How to Be Happy You Loved, More than You’re Sorry You Lost

Can you make the old adage work for you?

You know how the adage goes, you’re just not sure if it’s the wisest thing someone has ever said about love, or complete nonsense.

“‘Tis better to have loved and lost than never to have loved at all.” — Alfred Lord Tennyson

You might not know much about life and love, but you sure could do without the heartbreak. You’re positive you’d rather not have loved at all, just so you didn’t have to deal with all the pain.

That’s fair. It does hurt like hell. Allow yourself to feel the pain. Don’t block it out. It reminds you that you’re human, and that your heart is in the right place.
Pain might not be optional, but you can choose the lessons you learn from that heartbreak. You can choose what you make of it.

You can choose to be happy you loved, more than you’re sorry you lost.

Reward your heart for its courage

It takes courage to love, and a lot more courage to express that love.
It’s much easier to be guarded, to lock your feelings deep inside, and keep your heart safe. It’s much easier to pretend you don’t care, to self-sabotage, to stay away.

Pain over lost love doesn’t feel like reward for your heart. It feels like punishment at first, like collateral damage from a naughty prank gone wrong.

Take upon yourself to reward your heart. Embrace yourself, not in a demonstration of self-pity, but in an act of self-love. Be kind to yourself. Instead of reprehending your heart for falling in love and now being in pain, be happy that it took a chance on someone.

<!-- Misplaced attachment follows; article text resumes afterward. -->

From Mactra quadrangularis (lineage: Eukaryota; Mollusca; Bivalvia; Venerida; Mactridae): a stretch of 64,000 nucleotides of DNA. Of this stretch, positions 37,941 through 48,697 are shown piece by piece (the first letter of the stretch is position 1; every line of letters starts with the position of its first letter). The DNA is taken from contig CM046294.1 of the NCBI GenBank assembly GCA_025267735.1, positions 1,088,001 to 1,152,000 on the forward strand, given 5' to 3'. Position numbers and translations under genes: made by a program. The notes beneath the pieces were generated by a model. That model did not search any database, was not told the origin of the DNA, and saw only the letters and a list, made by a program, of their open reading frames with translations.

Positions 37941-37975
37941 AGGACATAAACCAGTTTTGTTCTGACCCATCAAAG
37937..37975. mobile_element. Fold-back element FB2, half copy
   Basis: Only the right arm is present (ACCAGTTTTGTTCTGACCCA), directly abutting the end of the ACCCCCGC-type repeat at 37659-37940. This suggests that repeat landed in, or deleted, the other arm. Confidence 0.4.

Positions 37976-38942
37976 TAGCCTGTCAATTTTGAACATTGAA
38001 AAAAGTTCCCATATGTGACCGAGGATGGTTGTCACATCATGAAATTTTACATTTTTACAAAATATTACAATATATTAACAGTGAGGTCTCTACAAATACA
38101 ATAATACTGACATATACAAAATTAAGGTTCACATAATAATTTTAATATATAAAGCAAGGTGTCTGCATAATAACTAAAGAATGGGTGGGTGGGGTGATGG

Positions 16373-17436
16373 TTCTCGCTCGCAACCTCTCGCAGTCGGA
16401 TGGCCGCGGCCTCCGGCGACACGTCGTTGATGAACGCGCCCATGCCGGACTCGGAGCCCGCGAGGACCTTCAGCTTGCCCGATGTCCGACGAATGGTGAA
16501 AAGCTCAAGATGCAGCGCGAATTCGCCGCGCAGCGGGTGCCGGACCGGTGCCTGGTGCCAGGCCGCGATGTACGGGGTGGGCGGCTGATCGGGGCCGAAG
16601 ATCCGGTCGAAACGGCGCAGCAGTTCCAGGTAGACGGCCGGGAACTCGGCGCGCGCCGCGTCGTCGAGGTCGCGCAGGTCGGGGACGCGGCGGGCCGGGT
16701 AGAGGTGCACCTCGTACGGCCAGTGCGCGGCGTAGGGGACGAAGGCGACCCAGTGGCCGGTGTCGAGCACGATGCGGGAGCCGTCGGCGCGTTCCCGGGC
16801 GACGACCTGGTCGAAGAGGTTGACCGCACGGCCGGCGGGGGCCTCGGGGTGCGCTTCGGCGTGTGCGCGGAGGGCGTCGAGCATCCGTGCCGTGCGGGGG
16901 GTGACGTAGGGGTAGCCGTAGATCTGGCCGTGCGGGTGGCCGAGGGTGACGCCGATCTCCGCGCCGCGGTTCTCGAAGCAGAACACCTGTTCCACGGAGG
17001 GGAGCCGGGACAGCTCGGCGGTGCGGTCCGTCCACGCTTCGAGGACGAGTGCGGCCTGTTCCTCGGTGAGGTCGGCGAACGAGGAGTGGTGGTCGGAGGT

Let your heart know you’re happy its not cold, closed off to the world, and incapable of love.

Recognize your progress in the relationship

Love is more significant when it fosters personal development.
If your recent relationship helped you grow, if it helped you progress towards forming a healthier, more fulfilling intimate relationship than you had ever had before, then that’s major progress.

Recognize how much you have allowed yourself to be vulnerable, to express your wants and needs, and to love fearlessly — that stuff is not for the faint of heart.
Take a look at all the lessons you learned, but don’t be hard on yourself.
Learning about life and love is not always straightforward, and it’s not your fault you didn’t know then what you know now.

Hold on to your capacity to love

Heartbreak is tough, but it doesn’t have to make you hard and bitter, unless you let it.

Everyone thinks they can love, but the reality is that few people actually can. If you can, be proud of it. Hold on to it.

It’s ok to take the lessons you’ve learned and become stronger. It’s not ok to become hardened.

It’s ok to take the pain you’re feeling and let it make you more cautions. It’s not ok to become permanently unapproachable.

It’s ok to take a break from love. It’s not ok to turn your back on it forever.

Love might hurt from time to time, but if you try, you’ll see how much better it is to have experimented it. At least once.

All you have to do is make a choice.

By Tesia Blake

Kathryn McNeer, LPC specializes in Couples Counseling Dallas with her sound, practical and sincere advice. Kathryn’s areas of focus include individual counseling, relationship and couples counseling Dallas. Kathryn has helped countless individuals find their way through life’s inevitable transitions; especially that tricky patch of life known as “the mid life crisis.” Kathryn’s solution-focused, no- nonsense counseling works wonders for men and women in the midst of feeling, “stuck,” or “unhappy.” Kathryn believes her fresh perspective allows her clients find the better days that are ahead. When working with couples, it is Kathryn’s direct yet non-judgmental approach that helps determine which patterns are holding them back and then helps them establish new, more productive patterns. Kathryn draws from Gottman and Cognitive behavioral therapy. When appropriate Kathryn works with couples on trust, intimacy, forgiveness, and communication.